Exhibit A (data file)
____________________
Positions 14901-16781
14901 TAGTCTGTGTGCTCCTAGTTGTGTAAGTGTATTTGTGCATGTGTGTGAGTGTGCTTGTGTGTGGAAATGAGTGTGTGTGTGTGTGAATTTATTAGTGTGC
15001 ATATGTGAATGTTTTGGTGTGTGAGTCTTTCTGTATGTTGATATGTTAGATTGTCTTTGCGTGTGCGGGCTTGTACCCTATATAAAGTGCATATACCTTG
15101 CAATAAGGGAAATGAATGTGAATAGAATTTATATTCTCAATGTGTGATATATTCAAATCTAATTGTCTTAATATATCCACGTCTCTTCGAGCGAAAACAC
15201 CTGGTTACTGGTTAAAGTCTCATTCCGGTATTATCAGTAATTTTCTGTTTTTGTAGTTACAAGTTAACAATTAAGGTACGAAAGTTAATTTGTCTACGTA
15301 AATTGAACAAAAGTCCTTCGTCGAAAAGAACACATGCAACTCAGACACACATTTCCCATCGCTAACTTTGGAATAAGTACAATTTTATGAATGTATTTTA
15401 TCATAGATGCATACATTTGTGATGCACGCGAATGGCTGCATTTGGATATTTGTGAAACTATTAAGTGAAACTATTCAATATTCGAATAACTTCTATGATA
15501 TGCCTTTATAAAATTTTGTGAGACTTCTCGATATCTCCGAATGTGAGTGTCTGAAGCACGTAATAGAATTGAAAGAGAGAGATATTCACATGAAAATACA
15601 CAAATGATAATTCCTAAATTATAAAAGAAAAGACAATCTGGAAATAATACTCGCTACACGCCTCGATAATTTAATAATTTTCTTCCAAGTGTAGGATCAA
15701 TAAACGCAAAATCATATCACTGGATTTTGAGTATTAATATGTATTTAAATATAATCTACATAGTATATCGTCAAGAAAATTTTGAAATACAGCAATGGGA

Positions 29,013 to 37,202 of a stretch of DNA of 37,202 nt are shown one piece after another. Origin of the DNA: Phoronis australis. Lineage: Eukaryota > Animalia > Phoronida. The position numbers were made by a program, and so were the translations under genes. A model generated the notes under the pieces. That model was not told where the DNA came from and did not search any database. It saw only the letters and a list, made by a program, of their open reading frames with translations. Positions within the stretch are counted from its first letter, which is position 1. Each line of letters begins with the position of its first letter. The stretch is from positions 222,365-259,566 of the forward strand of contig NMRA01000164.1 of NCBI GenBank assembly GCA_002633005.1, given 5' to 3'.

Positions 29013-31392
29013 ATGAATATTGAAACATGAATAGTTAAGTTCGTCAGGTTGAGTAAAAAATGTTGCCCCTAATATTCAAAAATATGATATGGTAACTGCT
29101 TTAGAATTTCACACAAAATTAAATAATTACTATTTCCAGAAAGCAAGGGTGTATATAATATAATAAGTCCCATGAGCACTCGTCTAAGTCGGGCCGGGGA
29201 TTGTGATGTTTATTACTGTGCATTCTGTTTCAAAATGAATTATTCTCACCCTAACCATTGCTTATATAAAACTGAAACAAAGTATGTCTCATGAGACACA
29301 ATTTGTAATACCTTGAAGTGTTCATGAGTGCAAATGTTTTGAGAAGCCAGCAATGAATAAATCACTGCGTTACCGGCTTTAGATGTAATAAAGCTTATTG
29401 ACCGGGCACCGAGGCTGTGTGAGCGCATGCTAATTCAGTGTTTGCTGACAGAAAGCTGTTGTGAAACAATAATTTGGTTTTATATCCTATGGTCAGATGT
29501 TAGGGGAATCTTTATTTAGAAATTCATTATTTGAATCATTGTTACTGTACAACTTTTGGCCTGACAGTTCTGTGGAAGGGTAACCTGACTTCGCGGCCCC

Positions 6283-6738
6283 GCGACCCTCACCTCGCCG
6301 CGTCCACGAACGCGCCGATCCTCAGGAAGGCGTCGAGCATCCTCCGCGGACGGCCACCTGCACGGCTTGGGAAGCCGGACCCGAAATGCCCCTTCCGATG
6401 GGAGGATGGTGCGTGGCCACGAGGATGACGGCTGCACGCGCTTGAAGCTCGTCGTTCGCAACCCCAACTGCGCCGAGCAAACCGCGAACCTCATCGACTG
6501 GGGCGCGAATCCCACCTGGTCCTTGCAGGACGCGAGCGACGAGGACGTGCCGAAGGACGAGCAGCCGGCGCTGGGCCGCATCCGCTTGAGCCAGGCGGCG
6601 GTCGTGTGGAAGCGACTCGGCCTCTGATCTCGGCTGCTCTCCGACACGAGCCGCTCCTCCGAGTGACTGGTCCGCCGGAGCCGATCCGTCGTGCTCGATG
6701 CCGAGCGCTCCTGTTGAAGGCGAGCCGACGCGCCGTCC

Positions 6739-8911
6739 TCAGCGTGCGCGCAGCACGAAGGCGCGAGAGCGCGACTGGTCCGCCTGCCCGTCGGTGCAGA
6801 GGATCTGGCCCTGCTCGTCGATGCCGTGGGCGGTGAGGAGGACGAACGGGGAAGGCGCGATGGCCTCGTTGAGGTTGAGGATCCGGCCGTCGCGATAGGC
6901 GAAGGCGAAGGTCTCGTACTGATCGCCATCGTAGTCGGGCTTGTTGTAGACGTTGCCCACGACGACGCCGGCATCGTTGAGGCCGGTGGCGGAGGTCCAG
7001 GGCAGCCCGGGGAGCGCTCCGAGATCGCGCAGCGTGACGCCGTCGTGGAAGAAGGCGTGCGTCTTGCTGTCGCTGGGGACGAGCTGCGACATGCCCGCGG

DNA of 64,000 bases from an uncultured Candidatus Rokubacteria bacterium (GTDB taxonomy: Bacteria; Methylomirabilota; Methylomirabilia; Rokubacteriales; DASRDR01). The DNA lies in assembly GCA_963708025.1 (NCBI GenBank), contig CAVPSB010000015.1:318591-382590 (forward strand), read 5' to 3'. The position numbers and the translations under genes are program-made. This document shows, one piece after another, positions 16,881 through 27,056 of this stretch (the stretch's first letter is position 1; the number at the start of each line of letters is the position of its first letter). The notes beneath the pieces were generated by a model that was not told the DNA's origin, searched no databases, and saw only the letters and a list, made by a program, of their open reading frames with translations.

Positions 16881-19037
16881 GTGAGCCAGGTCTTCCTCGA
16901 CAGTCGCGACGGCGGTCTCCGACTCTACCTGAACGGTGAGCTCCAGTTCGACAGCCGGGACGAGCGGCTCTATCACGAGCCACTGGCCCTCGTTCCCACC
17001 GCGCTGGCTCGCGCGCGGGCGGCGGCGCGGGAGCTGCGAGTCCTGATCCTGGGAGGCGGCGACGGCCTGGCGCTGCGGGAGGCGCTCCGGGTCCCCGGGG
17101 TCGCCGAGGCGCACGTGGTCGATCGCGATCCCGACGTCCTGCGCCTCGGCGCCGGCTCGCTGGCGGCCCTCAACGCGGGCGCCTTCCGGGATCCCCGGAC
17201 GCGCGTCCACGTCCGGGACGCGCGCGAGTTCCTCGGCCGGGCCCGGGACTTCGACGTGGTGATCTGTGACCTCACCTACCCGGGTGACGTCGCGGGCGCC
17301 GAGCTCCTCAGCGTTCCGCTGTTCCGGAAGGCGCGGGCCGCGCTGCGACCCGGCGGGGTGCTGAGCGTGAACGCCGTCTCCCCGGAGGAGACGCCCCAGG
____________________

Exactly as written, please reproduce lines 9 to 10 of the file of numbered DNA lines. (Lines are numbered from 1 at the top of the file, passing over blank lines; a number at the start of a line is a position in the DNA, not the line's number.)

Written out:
15601 CAAATGATAATTCCTAAATTATAAAAGAAAAGACAATCTGGAAATAATACTCGCTACACGCCTCGATAATTTAATAATTTTCTTCCAAGTGTAGGATCAA
15701 TAAACGCAAAATCATATCACTGGATTTTGAGTATTAATATGTATTTAAATATAATCTACATAGTATATCGTCAAGAAAATTTTGAAATACAGCAATGGGA